Bot. Jahrb. Syst. 57(Beibl. 126): 28. 1921.
Plants winter annual or annual. Taproots filiform. Stems erect to ascending, green, 5–30 cm, glabrous or sometimes stipitate-glandular distally or throughout, internodes of all stems 1–7 times as long as leaves; wintering stems absent. Leaves overlapping proximally, connate proximally, with loose, scarious to herbaceous sheath 0.1–0.5 mm; blade straight to variously curved, green, flat, prominently 1-veined abaxially, linear, 2–20 × 0.5–1.5(–1.8) mm, flexuous, margins not thickened, herbaceous, smooth, apex green or purple, blunt to acute, flat, ± shiny, glabrous to stipitate-glandular; axillary leaves absent. Inflorescences 5–30-flowered, open cymes; bracts subulate to ovate, herbaceous. Pedicels 0.3–3 cm, stipitate-glandular. Flowers: hypanthium shallowly disc-shaped; sepals prominently (3- or) 5-veined, narrowly to broadly lanceolate (herbaceous portion narrowly to broadly lanceolate), 4–5.5 mm, not enlarging in fruit, apex green or purple, narrowly acute to acuminate, not hooded, glabrous to sparsely stipitate-glandular; petals obovate, 1.5–2.2(–3) times as long as sepals, apex rounded, broadly notched. Capsules on stipe ca. 0.1 mm or shorter, narrowly ellipsoid, 3–4.2 mm, shorter than sepals. Seeds reddish brown to black, suborbiculate, radicle obscure, slightly compressed, 0.5–0.6 mm, tuberculate; tubercles low, rounded.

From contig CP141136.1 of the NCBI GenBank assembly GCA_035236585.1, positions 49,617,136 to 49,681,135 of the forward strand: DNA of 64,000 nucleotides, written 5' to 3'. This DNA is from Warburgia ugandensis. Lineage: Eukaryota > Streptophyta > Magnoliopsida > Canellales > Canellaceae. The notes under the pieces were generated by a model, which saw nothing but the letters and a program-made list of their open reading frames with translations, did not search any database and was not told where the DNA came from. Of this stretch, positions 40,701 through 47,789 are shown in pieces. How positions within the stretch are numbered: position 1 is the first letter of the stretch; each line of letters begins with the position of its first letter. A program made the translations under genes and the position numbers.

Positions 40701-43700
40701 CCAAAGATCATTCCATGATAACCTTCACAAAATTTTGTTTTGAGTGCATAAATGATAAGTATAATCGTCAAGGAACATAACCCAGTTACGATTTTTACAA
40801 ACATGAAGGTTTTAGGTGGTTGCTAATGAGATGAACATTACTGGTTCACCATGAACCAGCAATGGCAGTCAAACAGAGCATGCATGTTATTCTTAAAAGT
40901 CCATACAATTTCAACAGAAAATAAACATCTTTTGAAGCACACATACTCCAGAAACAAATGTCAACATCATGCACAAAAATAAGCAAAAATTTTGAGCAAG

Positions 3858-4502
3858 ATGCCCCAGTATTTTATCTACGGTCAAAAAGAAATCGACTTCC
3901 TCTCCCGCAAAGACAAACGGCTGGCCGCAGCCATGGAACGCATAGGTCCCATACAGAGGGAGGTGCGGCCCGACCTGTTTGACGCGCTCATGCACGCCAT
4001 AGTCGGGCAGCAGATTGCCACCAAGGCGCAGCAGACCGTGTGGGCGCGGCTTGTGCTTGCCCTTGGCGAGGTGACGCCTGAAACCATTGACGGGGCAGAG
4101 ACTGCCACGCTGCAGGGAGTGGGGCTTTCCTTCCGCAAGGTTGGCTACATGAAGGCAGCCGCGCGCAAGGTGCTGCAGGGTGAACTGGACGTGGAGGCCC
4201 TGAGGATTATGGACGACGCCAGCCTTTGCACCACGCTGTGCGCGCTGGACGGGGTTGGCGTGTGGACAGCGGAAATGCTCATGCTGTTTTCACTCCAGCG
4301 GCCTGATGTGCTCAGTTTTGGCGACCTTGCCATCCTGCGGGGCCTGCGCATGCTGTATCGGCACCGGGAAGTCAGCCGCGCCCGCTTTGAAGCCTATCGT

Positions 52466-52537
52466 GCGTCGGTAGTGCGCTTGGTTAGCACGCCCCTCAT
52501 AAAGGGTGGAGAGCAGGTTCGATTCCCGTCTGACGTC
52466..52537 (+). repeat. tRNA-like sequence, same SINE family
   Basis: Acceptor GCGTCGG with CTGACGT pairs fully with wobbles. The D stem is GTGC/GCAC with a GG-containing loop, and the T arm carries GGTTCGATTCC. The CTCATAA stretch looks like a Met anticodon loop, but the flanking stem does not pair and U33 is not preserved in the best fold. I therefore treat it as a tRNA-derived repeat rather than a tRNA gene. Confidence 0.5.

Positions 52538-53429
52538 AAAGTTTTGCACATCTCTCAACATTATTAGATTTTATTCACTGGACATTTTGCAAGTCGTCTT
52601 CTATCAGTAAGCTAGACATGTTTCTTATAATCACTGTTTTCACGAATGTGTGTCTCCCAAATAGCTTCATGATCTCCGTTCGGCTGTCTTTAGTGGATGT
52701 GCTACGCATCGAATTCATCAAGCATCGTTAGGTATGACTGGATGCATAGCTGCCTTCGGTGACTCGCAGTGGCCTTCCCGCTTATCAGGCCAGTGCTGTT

Phenology: Flowering spring–early summer.
Habitat: Prairies, meadows, limestone barrens, and rocky outcrops in sandy, clayey, or gravelly soils
Ala., Ark., Ga., Ill., Ind., Kans., Ky., La., Miss., Mo., Ohio, Okla., Pa., Tenn., Tex., Va., Wis.
Minuartia patula and the related M. muscorum have received little attention in comparison to the granite-outcrop minuartias, the M. uniflora complex. J. A. Steyermark (1941) studied these taxa and described three forms, based chiefly on pubescence variation. Plants entirely glabrous [forma pitcheri (Nuttall) Steyermark] and those with sepals and pedicels somewhat stipitate-glandular (forma media Steyermark) were segregated from densely stipitate-glandular plants (forma patula). We do not feel that such variations deserve formal taxonomic recognition. Forma robusta, as defined by Steyermark, is here referred to M. muscorum.
Most specimens of Minuartia patula have prominently five-veined sepals (seen especially easily in the glabrous forms); occasional plants from Georgia, Kentucky, and Virginia have glabrous sepals with only three strong veins, resembling those of M. muscorum; in other features, including the seeds, they are clearly referable to M. patula. The status of the plants with three-veined sepals remains ambiguous; J. A. Steyermark (1941) included them in his forma media and B. Maguire (1951) included them (in our opinion incorrectly) in his var. robusta.